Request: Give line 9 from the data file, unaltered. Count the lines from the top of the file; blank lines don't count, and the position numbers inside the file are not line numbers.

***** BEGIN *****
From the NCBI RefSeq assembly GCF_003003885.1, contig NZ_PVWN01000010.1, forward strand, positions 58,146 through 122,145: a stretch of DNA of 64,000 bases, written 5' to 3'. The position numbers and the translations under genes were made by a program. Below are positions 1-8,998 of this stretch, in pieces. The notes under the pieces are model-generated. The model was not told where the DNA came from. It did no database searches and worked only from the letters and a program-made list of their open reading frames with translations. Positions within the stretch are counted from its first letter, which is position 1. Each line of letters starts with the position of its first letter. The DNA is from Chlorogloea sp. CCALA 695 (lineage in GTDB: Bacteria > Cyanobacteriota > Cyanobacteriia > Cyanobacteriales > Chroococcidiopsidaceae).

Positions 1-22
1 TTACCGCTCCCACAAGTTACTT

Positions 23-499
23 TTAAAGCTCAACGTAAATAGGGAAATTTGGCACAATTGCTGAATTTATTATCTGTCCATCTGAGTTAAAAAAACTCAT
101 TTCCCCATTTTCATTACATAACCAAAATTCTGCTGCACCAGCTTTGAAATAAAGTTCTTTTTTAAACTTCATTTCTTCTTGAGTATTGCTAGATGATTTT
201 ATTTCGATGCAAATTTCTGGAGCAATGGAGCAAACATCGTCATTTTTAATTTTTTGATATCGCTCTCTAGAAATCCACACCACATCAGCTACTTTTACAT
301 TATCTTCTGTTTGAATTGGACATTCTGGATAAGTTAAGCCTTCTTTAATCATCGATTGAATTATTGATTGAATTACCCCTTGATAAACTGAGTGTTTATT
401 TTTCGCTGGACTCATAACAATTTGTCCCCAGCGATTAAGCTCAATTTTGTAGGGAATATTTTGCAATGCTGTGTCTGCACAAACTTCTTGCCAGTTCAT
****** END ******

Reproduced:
401 TTTCGCTGGACTCATAACAATTTGTCCCCAGCGATTAAGCTCAATTTTGTAGGGAATATTTTGCAATGCTGTGTCTGCACAAACTTCTTGCCAGTTCAT